As one might expect from the fervor surrounding the need to be vaccinated, 286 individuals (67%) were fully vaccinated with an additional 11 persons (2.5%) having received one of the two required doses. Of the 144 not vaccinated, many had not yet qualified for the vaccine. The number of those declining vaccination is unknown. No participant or hotel staff involved with SIF 2021 contracted COVID-19.

CDC Recommendations for Live Meetings

The CDC’s website provides “Guidance for Organizing Large Events and Gatherings”, updated Apr. 27, 2021.2 Following is a synopsis of the report. The CDC continues to recommend avoiding large events and gatherings. Currently, CDC does not provide numbers to define small and large events.

Large gatherings bring together many people from multiple households in a private or public space. Large gatherings are often planned events with many guests and invitations. They sometimes involve lodging, event staff, security, tickets, and long-distance travel. CDC’s large events guidance applies to conferences, trade shows, sporting events, festivals, concerts, or large weddings and parties.

Small gatherings are informal in nature and may occur with family and friends you regularly socialize with, often at someone’s residence (like Sunday dinner). They typically do not involve long distance travel. Small gathering guidance might be appropriate for social gatherings that are more intimate with close friends and family, such as small holiday parties, family dinners, and small special celebrations.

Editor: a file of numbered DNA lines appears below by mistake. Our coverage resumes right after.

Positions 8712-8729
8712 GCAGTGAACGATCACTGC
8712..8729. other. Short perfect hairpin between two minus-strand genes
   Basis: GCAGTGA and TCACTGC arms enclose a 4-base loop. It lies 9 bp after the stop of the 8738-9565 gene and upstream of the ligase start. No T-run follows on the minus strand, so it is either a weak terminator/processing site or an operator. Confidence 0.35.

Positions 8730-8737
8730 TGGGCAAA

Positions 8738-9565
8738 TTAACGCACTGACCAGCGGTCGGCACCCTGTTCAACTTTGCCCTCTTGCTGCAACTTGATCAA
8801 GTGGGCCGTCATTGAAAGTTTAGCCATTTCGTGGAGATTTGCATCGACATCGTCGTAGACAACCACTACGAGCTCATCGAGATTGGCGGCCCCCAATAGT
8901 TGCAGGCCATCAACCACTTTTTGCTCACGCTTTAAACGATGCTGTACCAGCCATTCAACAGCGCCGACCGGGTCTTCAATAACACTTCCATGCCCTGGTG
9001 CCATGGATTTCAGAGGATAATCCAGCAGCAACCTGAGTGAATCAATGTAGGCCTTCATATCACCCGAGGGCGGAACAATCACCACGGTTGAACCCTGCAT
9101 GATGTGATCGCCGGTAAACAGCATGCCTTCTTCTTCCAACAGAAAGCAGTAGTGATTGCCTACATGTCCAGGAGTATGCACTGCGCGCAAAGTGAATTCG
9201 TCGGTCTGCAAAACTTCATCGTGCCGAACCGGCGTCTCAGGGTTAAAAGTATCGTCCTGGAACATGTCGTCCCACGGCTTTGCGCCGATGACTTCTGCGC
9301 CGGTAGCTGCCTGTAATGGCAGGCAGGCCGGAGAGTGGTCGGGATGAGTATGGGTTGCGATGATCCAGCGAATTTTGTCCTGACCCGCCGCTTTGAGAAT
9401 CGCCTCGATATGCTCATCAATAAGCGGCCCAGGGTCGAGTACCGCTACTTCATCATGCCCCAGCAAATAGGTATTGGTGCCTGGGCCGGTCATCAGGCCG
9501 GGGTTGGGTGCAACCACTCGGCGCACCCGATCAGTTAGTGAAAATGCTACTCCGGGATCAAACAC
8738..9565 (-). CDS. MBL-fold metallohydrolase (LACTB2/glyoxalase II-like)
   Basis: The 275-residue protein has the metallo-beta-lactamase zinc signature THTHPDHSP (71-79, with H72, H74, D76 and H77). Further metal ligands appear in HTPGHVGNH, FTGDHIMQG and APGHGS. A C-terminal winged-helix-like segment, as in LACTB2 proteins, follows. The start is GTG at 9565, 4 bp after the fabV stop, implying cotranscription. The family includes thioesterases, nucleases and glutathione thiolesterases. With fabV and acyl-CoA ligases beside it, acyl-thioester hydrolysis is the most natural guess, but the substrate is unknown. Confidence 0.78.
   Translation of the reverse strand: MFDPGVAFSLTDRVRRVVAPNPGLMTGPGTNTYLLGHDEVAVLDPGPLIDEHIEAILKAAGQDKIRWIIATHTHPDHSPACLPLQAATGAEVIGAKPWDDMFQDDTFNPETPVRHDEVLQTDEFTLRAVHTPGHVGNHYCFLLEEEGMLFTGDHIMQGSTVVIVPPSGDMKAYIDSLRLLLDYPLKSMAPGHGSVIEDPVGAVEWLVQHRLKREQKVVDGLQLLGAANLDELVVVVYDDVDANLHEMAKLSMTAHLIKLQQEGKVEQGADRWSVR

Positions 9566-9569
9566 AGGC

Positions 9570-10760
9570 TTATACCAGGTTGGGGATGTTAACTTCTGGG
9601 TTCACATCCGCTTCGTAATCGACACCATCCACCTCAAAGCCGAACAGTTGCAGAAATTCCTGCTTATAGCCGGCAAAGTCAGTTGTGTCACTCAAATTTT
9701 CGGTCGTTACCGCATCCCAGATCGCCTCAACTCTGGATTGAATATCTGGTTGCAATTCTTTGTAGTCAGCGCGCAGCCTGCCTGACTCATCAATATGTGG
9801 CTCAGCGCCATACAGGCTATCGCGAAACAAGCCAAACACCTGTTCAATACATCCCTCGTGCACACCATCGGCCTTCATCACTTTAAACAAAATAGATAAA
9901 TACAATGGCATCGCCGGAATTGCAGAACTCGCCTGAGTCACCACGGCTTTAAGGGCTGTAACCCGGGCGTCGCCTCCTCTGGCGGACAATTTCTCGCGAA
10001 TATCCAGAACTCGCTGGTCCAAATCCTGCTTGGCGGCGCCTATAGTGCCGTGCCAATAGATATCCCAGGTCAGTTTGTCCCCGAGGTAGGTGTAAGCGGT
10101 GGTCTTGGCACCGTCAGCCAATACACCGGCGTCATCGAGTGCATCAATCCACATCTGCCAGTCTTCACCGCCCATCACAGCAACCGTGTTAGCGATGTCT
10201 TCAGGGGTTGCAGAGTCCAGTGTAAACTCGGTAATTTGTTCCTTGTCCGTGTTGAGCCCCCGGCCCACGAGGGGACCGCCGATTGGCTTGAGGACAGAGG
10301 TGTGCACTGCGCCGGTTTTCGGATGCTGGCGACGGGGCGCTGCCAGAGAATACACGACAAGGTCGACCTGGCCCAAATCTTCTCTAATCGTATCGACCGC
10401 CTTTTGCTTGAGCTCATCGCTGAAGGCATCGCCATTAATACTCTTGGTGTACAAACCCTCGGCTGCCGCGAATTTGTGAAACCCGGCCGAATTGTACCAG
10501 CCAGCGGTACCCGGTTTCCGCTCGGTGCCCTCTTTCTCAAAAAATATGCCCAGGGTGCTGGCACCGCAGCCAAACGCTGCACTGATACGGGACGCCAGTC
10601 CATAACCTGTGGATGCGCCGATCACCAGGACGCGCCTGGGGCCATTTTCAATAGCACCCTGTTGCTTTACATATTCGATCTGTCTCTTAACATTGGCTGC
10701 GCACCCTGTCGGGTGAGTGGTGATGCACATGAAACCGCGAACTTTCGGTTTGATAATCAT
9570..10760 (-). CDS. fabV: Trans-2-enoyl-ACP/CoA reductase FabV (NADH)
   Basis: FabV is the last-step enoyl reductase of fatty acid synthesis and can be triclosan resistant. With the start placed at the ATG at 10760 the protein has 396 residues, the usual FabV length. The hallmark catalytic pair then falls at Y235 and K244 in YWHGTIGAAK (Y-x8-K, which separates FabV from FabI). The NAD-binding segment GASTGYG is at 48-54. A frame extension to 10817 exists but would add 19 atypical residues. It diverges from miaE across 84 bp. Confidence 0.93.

Event planners should work with state and local health officials to implement this guidance, adjusting to meet the unique needs and circumstances of the local community. This guidance is meant to supplement — not replace — any state, local, territorial, or tribal health and safety laws, rules, and regulations with which gatherings must comply.

Risk Factors to Consider for Live Meetings

Several factors can contribute to the likelihood of attendees getting and spreading COVID-19 at large events. Table 1 lists several factors that will create higher or lower amounts of risk for contracting illness. The safety measures used by SIF 2021 are listed on Table 2, and met or exceeded recommendations from the CDC.

The CDC recommended that organizers should continue to assess, based on current conditions, whether to postpone or cancel large events and gatherings, or significantly reduce the number of attendees for events. If organizers are unable to put safety measures in place during large events and gatherings, they may choose instead to host a virtual event.

The SIF organizers followed and implemented CDC guidelines. The results were highly successful events, although they were still spaced out [I mean that in a good way – MK] meetings, returning almost to a pre-pandemic experience.

The Bottom Line